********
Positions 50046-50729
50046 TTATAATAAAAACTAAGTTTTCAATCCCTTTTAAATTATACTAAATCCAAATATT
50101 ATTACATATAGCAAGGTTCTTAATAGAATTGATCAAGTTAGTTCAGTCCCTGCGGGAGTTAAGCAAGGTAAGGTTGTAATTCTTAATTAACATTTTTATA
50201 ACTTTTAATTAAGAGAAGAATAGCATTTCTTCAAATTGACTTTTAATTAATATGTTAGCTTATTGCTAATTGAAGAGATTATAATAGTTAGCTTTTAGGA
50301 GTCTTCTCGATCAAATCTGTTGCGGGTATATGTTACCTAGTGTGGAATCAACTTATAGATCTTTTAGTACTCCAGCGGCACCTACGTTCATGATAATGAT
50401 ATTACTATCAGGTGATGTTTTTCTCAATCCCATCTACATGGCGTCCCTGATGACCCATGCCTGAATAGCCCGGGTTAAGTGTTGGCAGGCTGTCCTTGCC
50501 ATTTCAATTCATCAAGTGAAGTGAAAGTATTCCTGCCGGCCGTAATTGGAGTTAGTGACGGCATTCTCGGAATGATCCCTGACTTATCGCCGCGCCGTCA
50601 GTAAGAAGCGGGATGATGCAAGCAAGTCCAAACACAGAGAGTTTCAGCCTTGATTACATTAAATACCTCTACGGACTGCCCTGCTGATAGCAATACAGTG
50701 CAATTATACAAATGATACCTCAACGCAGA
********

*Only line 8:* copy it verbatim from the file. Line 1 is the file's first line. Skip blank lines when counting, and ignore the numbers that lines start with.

50601 GTAAGAAGCGGGATGATGCAAGCAAGTCCAAACACAGAGAGTTTCAGCCTTGATTACATTAAATACCTCTACGGACTGCCCTGCTGATAGCAATACAGTG